"He did traumatize and assault our children," Park County Sheriff Fred Wegener said. When pressed, he added, "I'll only say that it's sexual in nature."
Wegener identified the suspect as Duane R. Morrison, 53, and said was he from the Denver area but had been living in his car. He said investigators had not established any previous connection between him and the Bailey area, much less the hostages.
When the gunman came into the classroom, and started releasing the boys but keeping the girls, 16-year-old male student Cassidy Grigg had a feeling he knew why.
"He came in the room with a gun and shot the gun on the ground and said 'Get up on the (black)board or I'm going to shoot you," Grigg said on CBS News' The Early Show. "He went one by one and told us, hey, you could stay in the room, or you could leave. And he got to me and I told him that I didn't want to go, that I wanted to stay. And the reason I wanted to stay was because the girls were in the room."
His mother Larina told the Rocky Mountain News her son was given an ultimatum.
"The gunman swung around, put the gun right in his face and said, 'You need to leave.'"
"He was just an old guy who came on a mission, and I think he got what he wanted," Cassidy Grigg said while making the rounds of the television talk shows Thursday.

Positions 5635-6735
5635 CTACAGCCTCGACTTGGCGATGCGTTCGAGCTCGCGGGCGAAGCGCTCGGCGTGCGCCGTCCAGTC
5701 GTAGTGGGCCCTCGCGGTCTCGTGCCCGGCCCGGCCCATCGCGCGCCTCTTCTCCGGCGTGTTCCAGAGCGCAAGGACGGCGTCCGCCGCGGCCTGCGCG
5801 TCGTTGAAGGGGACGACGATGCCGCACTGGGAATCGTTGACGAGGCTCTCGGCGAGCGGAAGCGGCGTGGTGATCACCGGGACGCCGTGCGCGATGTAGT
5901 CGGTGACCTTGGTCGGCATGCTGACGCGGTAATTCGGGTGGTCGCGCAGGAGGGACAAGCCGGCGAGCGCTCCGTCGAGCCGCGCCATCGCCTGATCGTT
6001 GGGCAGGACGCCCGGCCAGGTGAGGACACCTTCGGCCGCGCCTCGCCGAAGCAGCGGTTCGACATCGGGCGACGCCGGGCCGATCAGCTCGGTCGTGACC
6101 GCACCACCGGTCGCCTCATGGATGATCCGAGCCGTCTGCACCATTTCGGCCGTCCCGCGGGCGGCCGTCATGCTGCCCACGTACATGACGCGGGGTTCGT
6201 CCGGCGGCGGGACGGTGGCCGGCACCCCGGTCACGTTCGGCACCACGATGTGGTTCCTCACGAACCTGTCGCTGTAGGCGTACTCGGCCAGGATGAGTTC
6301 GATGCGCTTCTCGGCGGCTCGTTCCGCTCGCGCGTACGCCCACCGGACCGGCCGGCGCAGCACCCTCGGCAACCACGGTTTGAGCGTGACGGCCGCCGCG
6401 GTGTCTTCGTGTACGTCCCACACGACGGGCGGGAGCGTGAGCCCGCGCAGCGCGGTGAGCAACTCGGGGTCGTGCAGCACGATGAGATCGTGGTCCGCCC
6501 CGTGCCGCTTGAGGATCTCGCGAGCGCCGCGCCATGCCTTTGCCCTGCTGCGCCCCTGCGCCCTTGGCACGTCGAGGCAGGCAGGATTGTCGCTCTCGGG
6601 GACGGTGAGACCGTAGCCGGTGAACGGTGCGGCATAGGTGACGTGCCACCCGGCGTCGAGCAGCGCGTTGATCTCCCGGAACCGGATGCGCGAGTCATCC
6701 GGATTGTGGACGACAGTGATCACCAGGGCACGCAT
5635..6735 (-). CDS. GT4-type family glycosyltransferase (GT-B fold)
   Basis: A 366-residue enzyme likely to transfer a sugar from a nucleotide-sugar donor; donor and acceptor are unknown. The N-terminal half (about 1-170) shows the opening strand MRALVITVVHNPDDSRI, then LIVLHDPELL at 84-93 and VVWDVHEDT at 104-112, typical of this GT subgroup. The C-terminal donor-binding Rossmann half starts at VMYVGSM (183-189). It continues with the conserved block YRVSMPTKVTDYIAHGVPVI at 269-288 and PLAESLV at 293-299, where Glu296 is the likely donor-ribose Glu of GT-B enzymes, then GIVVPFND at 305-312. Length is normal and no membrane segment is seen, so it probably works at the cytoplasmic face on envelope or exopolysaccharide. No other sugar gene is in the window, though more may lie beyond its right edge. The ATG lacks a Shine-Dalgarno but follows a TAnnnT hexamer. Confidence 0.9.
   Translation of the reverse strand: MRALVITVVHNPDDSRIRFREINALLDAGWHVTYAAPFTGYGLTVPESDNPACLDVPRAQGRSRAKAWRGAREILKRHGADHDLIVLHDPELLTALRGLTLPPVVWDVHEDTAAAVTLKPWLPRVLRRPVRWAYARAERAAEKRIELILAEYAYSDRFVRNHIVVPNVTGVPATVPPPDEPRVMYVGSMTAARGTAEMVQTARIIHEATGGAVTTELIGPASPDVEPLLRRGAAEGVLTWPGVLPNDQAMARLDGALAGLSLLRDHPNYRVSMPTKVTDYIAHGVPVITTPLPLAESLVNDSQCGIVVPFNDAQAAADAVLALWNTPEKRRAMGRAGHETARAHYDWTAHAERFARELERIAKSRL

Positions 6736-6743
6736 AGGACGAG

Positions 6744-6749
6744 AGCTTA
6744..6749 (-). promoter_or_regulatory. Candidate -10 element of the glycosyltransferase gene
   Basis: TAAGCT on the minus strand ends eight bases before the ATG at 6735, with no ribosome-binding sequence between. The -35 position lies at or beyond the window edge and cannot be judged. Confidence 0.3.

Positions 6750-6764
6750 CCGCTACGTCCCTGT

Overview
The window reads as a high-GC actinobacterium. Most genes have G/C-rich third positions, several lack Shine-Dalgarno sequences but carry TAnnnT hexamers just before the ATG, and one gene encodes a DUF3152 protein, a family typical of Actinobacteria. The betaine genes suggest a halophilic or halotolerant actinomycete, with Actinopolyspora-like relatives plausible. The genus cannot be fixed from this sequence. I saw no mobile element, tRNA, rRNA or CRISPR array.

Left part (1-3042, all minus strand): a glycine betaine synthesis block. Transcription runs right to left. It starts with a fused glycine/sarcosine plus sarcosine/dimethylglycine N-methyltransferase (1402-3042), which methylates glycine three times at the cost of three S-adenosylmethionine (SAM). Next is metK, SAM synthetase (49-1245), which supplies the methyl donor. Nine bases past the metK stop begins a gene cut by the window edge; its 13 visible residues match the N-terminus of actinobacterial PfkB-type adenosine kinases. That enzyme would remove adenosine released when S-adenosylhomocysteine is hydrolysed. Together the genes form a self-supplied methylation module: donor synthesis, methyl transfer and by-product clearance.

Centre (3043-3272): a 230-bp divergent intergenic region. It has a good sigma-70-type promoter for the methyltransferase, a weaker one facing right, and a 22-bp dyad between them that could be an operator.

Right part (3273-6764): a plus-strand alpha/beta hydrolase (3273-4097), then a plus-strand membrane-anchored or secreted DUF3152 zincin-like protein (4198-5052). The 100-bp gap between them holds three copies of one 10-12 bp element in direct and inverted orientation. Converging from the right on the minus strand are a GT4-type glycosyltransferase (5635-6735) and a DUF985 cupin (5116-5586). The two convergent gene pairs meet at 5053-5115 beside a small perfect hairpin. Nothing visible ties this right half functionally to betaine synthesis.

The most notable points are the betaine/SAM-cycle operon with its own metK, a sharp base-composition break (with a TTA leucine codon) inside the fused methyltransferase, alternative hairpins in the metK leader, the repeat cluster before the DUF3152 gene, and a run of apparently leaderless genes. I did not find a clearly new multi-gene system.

Not much is known yet about Morrison. He wore a hooded sweatshirt and a backpack. State records showed he was arrested in July in the west Denver suburb of Lakewood, Colo., on a charge of obstructing police in another suburb. He was also arrested for larceny and marijuana possession in 1973.
He was living in his vehicle, Wegener said Thursday morning, but had a Denver address.
"The motive at this time still remains a mystery," Wegener said.
At first, Morrison talked directly to hostage negotiators. Then he would communicate only through his six hostages, and then, after he had released four of them, he stopped talking at all.
Wegener defended his decision to have the SWAT team storm the Platte Canyon High School classroom.
"My decision was to wait and possibly have two dead hostages," the sheriff said.
Based on information from the SWAT team that the girls were being or had been sexually assaulted, "This is why I made the decision I did, we had to go save them," Wegener said.
Morrison shot one of the hostages, Emily Keyes, 16, in the head, then killed himself. Keyes later died at a hospital.
"Being a sheriff in a small community, knowing all the parents, knowing the kids — my daughter graduated last year, my son's a junior here — it is very difficult. Because I'd want whoever was in my position to do the same thing. And that is to save lives," he said. He himself had a son in the school as the drama unfolded.